The Three Rules: How Exceptional Companies Think

Michael E. Raynor, Author, Mumtaz Ahmed, Author
Michael E. Raynor and Mumtaz Ahmed. Penguin/Portfolio, $29.95 (372p) ISBN 978-1-59184-614-7
Reviewed on: 04/29/2013
Release date: 05/30/2013
Hardcover - 256 pages - 978-0-670-92295-6
Ebook - 256 pages - 978-0-670-92296-3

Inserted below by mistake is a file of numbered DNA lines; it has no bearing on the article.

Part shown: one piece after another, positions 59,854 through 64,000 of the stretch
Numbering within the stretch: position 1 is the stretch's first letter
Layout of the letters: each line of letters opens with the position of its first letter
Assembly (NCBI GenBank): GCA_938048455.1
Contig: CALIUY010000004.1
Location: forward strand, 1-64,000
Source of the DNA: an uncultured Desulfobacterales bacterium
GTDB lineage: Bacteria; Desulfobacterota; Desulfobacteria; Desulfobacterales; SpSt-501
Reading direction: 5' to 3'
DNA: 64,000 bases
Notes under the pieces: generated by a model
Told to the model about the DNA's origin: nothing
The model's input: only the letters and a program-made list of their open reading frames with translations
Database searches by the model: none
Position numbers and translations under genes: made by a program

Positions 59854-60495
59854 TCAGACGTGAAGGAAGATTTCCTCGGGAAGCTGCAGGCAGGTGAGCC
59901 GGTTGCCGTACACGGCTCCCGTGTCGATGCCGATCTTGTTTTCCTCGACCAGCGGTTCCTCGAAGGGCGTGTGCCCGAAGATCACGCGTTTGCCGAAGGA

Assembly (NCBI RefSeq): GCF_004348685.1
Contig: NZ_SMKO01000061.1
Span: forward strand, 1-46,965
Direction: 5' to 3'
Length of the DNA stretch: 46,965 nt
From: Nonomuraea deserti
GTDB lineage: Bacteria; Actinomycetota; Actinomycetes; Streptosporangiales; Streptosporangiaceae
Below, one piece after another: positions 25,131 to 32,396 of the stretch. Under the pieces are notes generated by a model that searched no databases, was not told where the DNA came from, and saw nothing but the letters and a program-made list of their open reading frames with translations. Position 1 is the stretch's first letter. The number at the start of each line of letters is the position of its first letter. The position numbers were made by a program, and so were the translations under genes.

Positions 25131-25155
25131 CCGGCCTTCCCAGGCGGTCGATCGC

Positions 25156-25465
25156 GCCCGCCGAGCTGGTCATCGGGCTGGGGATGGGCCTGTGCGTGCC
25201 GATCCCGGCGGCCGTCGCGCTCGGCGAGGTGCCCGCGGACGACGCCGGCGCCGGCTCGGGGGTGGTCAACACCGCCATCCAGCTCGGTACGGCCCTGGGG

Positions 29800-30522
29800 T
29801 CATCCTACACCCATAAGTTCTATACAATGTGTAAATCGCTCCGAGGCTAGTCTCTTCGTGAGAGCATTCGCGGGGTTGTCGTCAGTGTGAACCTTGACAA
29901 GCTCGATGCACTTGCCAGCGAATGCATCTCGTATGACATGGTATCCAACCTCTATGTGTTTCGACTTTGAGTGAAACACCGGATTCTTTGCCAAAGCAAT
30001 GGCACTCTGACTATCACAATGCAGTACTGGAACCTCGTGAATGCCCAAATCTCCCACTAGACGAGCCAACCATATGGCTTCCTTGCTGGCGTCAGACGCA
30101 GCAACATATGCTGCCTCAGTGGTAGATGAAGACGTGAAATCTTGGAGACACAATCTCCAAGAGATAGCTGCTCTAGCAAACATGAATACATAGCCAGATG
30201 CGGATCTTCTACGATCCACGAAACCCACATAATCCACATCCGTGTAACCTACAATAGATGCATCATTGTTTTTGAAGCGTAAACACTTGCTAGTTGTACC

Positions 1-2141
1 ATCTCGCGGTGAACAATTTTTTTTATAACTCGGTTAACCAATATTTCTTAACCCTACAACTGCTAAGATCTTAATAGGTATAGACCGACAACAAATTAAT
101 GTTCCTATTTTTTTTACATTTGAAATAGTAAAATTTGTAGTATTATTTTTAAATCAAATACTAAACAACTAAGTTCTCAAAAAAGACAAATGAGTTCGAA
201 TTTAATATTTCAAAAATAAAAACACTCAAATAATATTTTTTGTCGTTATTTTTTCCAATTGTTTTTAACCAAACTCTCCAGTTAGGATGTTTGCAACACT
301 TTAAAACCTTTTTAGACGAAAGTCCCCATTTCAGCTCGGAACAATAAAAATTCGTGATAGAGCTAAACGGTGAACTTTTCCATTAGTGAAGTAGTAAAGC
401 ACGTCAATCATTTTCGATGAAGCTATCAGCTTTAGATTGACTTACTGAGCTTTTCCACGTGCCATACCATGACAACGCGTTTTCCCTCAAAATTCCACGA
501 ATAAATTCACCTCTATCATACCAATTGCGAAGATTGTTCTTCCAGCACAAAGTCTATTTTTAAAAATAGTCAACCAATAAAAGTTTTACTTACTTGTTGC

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Deloitte executives Raynor (The Innovator's Solution) and Ahmed were determined to find out what made certain companies succeed and others fail, and set out to perform the ultimate "success study." With a research team from Deloitte, they analyzed 45 years of Compustat data on more than 25,000 unique companies—compiling nearly 300,000 pieces of data (company-year observations) from 1966 to 2010. In the process, they identified three categories of organizations: Miracle Workers, Long Runners, and Average Joes. The authors looked at the behavioral differences among the companies studied, but there was no single area in which successful companies stood out—they excelled in virtually every area. But there were three rules that held firm. Rule #1: Better before cheaper (don't compete based on price). Rule #2: Revenue before cost (higher revenue is more advantageous than lower costs in achieving profitability). Rule #3: There are no other rules. The book offers a solid and engaging analysis, but one that is performed without much further insight into the dozens of comparative case studies presented, such as a comparison between Merck ("miracle worker"), Eli Lilly ("long runner"), and KV Pharmaceutical ("average Joe"). The dry writing and repetitive message make this book a tough sell for any but the most devoted success-seeker. Agent: Wesley W. Neff, Leigh Bureau. (June)
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